I don’t usually comment on a tea unless I am completely responsible for the brewing process. That is, I personally break the seal on a new package, scoop out a precise measurement of leaves, activate the exact time and temperature settings, and witness the entire steeping process myself. However, my wife and I had such a nice experience today at the French Market Cafe Tea Room in Cornelius, North Carolina, that I am compelled to break my rule and talk about this Mark T. Wendell Tea Company Hu-Kwa Lapsong Souchong tea that I tried. Besides, the very generous and personable proprietor, Kathy Montbleau, allowed me to observe most of the preparation by bringing the infuser pot to my table immediately after boiling.
Kathy permitted me to smell the unbrewed leaves in their package before the setup began. The dark brown leaves had a strong, but pleasant, smoky aroma. There also was a light sweetness to the smell that I hadn’t experienced before in smoky teas.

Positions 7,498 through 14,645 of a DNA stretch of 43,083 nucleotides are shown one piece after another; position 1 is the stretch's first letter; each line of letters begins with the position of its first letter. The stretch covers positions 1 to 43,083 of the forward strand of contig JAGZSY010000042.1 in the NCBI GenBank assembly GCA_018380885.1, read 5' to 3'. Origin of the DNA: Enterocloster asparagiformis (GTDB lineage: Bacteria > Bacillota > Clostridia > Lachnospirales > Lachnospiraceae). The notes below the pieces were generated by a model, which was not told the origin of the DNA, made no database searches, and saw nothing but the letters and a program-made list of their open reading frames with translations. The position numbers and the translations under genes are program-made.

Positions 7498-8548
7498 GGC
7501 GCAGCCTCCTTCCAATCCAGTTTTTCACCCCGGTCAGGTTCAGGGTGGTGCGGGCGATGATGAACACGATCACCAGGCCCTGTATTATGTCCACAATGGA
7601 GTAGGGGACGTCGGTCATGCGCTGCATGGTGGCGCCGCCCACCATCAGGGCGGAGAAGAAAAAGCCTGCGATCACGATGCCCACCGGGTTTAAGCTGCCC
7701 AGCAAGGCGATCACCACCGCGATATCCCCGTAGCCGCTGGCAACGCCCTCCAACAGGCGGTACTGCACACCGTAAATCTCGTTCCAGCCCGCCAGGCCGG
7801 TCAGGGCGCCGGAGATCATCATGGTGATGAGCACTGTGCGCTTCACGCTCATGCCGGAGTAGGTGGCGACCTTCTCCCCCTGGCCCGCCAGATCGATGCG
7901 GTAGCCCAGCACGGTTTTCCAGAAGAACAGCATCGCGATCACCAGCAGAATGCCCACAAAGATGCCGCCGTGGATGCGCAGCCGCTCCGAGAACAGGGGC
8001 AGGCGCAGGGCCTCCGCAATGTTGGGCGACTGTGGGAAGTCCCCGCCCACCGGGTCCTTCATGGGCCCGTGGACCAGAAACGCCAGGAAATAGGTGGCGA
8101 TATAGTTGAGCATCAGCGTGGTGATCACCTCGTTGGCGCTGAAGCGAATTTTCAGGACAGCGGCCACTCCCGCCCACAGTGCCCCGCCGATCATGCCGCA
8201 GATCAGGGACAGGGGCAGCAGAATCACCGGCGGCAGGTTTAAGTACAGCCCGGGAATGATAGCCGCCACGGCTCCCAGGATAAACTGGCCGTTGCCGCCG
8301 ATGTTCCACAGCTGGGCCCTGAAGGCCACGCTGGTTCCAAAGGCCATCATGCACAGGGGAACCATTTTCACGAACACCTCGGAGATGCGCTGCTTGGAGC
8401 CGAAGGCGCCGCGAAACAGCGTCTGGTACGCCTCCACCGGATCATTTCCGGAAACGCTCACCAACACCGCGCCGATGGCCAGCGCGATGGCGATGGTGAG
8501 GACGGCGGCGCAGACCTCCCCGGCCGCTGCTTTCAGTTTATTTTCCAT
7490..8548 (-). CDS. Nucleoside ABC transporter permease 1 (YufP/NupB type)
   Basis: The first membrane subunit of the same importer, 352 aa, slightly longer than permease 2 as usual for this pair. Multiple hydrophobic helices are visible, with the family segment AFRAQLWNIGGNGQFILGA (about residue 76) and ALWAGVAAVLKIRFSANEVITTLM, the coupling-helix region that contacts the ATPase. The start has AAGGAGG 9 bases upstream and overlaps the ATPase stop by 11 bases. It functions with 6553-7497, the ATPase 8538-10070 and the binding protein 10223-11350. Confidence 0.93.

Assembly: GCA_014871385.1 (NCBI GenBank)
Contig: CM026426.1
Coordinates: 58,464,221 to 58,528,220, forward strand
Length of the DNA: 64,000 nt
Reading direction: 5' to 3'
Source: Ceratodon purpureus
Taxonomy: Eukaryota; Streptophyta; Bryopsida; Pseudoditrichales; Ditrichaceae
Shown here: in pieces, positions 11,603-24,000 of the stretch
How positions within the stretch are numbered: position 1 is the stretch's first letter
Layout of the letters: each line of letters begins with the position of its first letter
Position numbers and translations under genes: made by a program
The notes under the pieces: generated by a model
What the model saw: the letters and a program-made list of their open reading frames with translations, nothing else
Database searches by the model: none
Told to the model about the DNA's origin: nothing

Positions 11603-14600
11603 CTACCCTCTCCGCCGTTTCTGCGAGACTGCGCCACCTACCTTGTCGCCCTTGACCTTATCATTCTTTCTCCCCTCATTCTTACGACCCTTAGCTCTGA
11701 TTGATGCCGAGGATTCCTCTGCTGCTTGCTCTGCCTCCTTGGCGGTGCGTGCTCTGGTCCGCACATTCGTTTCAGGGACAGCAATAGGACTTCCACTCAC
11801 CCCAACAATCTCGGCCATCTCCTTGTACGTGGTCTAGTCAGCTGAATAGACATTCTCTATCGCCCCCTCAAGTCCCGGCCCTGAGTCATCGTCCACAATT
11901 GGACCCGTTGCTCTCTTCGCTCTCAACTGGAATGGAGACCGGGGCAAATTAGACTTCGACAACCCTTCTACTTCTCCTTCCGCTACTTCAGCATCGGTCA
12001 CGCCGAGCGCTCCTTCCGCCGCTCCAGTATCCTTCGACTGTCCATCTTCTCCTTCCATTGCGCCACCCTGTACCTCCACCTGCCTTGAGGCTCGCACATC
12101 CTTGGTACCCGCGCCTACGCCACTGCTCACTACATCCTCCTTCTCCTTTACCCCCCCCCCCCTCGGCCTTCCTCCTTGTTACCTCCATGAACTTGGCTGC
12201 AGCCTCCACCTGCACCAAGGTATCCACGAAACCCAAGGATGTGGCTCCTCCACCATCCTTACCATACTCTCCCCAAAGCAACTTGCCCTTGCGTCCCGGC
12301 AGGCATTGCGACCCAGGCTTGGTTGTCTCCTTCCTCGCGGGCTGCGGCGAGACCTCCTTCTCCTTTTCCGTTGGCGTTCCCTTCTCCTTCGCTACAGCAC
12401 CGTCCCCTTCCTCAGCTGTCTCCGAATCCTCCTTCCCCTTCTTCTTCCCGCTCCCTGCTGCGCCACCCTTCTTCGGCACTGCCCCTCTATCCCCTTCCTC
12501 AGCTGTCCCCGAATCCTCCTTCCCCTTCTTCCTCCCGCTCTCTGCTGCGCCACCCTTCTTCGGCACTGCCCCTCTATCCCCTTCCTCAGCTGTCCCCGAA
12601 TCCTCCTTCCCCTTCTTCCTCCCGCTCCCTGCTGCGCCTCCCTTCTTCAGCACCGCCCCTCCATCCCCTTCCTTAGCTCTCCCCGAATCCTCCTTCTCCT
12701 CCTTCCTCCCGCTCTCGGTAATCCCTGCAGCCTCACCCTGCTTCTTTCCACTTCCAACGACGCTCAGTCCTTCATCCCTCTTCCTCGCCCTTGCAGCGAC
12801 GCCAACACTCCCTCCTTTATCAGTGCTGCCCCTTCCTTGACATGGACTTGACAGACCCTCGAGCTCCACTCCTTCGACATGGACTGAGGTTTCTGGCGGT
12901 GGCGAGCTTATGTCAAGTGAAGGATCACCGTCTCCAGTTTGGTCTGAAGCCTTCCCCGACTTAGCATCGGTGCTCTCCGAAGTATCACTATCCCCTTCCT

I watched the steeping brew become a dark liquor for five minutes. The odor was pleasingly smoky and sweet. The color was similar to dark molasses with a golden aura around the sides of my cup, like a dark sunrise.
The flavor was nothing short of splendid. It was marvelously smoky, sweet, and smooth. Kathy brought my wife and I an ample pot to share. Fortunately, my wife does not care for smoky teas so I was able to enjoy it all to the last drop. Even the aftertaste was stunningly mild and gentle. Astringency was completly nonexistent.
This just might be the BEST smoky tea I’ve ever had. I HIGHLY RECOMMEND the tea, I GREATLY RECOMMEND Kathy who is a wonderful tearoom owner with a FANTASTIC personality and ENORMOUS generosity (she very kindly let me sample the tea without charge and gave me a large portion of unbrewed leaves to take home with me), and I PROFOUNDLY RECOMMEND the French Market Cafe Tea Room as an extremely friendly and elegant little shop to sip fine teas, munch on tasty biscuits, and let the stress of your work week blissfully slip away.
Flavors: Smoked, Smooth, Sweet
This was another very competitively priced offering from Harney & Sons. As I mentioned in an earlier review, Harney gives you great value for your buck, plus fast and free shipping.
Pu-erh is an interesting variety in itself. People seem to love it or hate it. Personally, I’m one of its lovers- when it is good. My wife, on the other hand, is repulsed and almost sickened just by the memory of her lone Pu-erh experience. The one time I successfully coaxed her to try a sip, the agonized look on her face made me worry that her head was going to explode.